A site about food, drink and other random stuff!

Leftfield: 'Leftism'

Here's a review I posted on TuneSocial when I joined Facebook a few years ago. This album is one of the finest creations in the world of debatable dance classics. (In my humble opinion!)

I fairly obviously do NOT write for a music magazine... Stuart Maconie can sleep soundly in his bed tonight and for the foreseeable future!

First things first; All due respect to my son, James, and his pals for thrusting this music into the shared home environment of low-key parties and soirées.
Second; I’ve avoided as much research as possible in order to retain the immediate but lasting responses which come from the music itself.
Perhaps I shouldn’t be doing this at all as it’s going to turn out far too personal for the likes of an objective review. Still, there are some things that demand to be shared – so here goes!
01. Release the Pressure
Let them in gently… First proposition - “Peace and Unity” – very nice. No pan pipes. Thank god, someone’s got hold of a blissed-out tin whistle player to add those plaintive notes. Follow up with a gentle nod to the beat which will accompany us on this journey and a burbling, bubbling collection of sounds more stylish and layered than a Nicky Clarke haircut. (This comes hard to a red-blooded male like me but, after a few listens, this familiar, intricate intro induces a dewy-eyed response in knowing appreciation of the delights which are only beginning.)
Quite a lot going on already but then (at 2 minutes 46 seconds for all our obsessive compulsive listeners) with a snappy double drop on a dustbin lid Leftfield nail their colours to the mast. We get the freely available, non-prescription bass and full-on beat which cures many ills. Conversation stops and the wiser among us will let the ears flap while the body responds with those semi-rehearsed yet involuntary movements in sympathetic syncopation.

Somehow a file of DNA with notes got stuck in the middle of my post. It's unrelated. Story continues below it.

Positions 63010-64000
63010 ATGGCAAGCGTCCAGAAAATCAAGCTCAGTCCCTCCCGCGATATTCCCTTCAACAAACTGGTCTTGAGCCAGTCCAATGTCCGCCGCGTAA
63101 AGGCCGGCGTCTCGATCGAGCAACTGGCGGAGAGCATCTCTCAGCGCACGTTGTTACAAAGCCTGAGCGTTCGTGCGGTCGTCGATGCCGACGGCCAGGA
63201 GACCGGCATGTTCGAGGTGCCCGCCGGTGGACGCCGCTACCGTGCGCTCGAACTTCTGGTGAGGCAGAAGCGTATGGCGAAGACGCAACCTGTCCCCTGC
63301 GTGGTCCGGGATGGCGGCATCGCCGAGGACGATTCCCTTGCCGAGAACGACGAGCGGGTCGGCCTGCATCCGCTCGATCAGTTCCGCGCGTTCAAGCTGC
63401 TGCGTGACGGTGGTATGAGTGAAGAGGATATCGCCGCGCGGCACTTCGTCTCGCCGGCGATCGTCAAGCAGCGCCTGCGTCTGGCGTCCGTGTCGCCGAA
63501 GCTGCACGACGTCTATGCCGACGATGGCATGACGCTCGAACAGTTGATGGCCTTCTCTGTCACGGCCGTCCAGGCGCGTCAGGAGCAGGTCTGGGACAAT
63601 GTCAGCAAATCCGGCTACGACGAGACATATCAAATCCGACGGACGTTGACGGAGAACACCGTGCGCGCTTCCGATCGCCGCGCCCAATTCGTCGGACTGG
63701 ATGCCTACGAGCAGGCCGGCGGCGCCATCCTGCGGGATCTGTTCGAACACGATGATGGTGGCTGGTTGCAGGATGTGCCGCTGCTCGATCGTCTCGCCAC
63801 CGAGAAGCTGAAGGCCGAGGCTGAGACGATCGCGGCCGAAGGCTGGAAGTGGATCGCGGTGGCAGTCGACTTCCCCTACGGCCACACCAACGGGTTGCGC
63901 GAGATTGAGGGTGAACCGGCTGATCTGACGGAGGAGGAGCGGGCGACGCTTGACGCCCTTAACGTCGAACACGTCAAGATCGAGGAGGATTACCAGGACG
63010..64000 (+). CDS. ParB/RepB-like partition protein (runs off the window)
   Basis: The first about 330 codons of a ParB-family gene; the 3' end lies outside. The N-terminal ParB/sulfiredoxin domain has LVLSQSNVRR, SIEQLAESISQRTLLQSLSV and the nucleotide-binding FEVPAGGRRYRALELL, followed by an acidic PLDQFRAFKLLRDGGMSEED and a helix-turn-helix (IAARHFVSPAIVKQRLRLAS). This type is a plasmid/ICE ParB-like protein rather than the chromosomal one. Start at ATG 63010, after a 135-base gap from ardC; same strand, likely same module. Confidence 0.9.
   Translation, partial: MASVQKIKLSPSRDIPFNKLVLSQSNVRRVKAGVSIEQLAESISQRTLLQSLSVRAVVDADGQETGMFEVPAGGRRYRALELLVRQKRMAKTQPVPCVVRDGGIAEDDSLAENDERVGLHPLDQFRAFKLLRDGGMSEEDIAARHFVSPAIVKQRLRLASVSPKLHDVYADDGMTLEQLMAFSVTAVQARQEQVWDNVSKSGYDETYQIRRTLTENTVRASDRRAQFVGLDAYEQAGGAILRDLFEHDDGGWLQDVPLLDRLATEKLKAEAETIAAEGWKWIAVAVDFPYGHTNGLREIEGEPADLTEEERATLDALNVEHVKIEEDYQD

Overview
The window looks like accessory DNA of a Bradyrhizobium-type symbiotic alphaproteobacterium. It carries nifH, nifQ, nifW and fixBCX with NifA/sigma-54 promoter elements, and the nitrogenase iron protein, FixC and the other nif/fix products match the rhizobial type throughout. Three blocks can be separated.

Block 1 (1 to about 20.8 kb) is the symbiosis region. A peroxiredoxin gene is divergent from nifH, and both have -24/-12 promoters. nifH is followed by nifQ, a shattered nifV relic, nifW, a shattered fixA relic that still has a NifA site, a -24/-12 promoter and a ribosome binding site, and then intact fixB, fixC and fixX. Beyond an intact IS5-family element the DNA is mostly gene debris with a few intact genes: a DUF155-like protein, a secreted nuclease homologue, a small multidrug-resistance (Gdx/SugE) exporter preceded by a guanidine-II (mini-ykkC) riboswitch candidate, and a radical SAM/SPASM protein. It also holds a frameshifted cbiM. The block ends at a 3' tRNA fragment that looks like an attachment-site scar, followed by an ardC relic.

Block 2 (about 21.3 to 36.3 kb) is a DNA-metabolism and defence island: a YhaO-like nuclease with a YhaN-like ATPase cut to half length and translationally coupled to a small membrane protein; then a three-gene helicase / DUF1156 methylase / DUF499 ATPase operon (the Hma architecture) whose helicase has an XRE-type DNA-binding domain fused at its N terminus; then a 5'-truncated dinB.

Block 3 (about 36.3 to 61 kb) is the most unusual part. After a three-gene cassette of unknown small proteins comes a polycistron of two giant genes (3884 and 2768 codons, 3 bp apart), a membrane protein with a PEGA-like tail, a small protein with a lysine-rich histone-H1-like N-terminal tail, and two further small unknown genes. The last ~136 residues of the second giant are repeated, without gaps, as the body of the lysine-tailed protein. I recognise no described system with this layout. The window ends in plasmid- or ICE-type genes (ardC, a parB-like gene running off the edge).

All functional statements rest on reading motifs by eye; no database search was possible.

Pressure release… DONE. (Thank you Gordon. Now fuck off out of my review!)
Best to stop at this one – can’t get much better… can it? READ ON!
02. Afro-Left
Ah! – so glad we persevered! This is world music with knobs on. Well, there’s a jingly-jangly string thing which Robert Plant could, no doubt, identify. (Where’s a rock deity when you need one? Strikes me Leftfield are rising to celestial spheres as we listen.) No frustration with the indecipherable African words. They just mix in with another welcome percussive element. (You will google lyrics in vain for most of this album but don’t fret – The beats the thing wherein you’ll catch the conscience of the King.) By the time this one’s over you realise that you’ve already been served up more varied electronic snaps, animal-skinned drum crackles and human hand pops than are heard from a Guinness World Record helping of Rice Krispies.
03. Melt
Bit like a Beethoven surprise movement, this one. More understated but just as compelling. I’m getting wide vistas laid down with broad brush-strokes but that’s just me mixing my musical and painting metaphors. Quick mug of Ovaltine recommended with this bit of comparative calm!
04. Song of Life